Carrageen Moss Pudding
Carrageen is a valuable wild food, loaded with vitamins, minerals, trace elements and natural gelatine. Part of the diet of coastal people for generations, the red algae grows in cool Atlantic waters. It helps metabolism to work to its optimum and holds anti-bacterial and anti-viral properties. A natural gelling agent, it helps to set liquids and give body to soups, stews and jams. It’s best to pick carrageen soon, in the lowest spring tides, anywhere along the west coast of Ireland. Once dried, it keeps indefinitely, so we recommend that you stock up!
One of Darina Allen’s favourite desserts is a Carrageen Moss Pudding. She includes the recipe in Forgotten Skills of Cooking. We like it best served with some poached rhubarb.
7g cleaned, well-dried carrageen moss
900ml full-cream milk
1 vanilla pod or ½ teaspoon pure vanilla extract
1 organic egg
1 tablespoon caster sugar
Soak the carrageen in a little bowl of tepid water for 10 minutes. It will swell and increase in size.
Strain off the water and put the carrageen into a saucepan with the milk and the vanilla pod, if using. Bring to the boil and simmer very gently, covered, for 20 minutes.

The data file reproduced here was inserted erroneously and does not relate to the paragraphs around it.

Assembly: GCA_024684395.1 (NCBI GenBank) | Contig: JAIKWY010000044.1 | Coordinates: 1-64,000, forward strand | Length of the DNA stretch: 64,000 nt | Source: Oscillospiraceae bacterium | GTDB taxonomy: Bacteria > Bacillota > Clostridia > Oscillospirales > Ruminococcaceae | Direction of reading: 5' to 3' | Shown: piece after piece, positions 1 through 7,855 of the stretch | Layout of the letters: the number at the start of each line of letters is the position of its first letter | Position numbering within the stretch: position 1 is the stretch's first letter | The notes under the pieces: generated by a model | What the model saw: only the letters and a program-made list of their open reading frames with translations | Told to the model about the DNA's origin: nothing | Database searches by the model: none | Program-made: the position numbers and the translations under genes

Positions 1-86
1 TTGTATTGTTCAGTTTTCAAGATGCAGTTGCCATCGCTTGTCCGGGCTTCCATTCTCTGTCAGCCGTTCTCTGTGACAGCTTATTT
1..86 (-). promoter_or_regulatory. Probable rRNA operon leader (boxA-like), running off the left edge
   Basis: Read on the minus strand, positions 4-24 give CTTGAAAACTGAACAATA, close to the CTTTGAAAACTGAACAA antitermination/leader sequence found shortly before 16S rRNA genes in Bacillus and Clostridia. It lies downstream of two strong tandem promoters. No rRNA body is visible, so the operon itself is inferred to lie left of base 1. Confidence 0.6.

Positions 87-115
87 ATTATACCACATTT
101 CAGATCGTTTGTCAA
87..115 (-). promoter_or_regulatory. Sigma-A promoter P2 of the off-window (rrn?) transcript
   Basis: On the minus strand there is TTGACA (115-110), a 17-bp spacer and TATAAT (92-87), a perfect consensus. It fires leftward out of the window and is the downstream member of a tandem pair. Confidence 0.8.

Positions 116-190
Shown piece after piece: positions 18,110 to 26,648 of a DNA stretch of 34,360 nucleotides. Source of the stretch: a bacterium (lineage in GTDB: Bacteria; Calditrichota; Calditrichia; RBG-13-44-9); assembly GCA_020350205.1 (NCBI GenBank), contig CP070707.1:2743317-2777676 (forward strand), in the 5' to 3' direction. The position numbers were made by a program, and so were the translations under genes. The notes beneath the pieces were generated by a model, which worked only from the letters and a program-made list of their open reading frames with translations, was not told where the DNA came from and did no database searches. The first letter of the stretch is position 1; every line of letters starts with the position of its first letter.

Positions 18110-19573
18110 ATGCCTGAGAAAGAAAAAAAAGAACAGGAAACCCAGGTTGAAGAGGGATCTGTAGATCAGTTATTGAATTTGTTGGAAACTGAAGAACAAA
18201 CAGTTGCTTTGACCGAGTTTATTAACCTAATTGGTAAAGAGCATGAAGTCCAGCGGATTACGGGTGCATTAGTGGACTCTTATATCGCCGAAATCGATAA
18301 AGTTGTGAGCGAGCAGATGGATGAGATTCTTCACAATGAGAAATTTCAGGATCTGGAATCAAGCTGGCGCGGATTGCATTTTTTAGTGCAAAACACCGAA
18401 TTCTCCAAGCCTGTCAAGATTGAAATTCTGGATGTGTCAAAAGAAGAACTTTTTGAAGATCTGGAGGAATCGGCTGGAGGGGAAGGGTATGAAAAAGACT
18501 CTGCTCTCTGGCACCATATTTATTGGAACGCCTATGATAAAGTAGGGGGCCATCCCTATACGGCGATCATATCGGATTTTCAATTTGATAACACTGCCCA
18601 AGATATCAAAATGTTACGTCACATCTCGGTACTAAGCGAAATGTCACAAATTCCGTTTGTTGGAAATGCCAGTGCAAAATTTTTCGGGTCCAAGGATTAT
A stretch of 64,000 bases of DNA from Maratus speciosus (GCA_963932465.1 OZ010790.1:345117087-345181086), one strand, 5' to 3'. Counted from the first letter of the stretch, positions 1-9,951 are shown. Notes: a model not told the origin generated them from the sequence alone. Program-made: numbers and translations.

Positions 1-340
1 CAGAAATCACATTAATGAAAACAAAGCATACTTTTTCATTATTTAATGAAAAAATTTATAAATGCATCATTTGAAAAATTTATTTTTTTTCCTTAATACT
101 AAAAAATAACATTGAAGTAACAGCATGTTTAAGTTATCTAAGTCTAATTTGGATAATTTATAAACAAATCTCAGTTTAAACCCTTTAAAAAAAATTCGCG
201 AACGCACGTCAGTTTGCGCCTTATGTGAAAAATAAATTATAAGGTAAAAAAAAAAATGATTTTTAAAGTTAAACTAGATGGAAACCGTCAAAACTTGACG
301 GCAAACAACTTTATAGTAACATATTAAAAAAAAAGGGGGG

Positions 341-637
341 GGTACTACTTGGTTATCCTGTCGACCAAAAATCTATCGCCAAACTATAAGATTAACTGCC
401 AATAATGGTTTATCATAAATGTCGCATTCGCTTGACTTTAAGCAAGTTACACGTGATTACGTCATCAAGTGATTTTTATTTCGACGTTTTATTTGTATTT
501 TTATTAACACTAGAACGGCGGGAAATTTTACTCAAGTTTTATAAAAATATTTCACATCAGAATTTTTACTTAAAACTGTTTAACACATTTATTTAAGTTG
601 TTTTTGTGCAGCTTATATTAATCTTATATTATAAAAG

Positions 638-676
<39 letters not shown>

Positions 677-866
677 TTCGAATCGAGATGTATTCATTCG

At that point and not before, separate the egg, put the yolk into a bowl, add the sugar and vanilla extract, if using, and whisk together for a few seconds, then pour the milk and carrageen moss through a strainer onto the egg yolk mixture, whisking all the time. By now the carrageen remaining in the strainer will be swollen and exuding jelly. You need as much of this as possible through the strainer and whisk it into the egg and milk mixture.
Test for a set in a saucer as one would with a gelatine. Whisk the egg white stiffly and fold or fluff it in gently; it will rise to make a fluffy top.
Serve chilled with soft brown sugar and cream. Or with rhubarb, as we like best.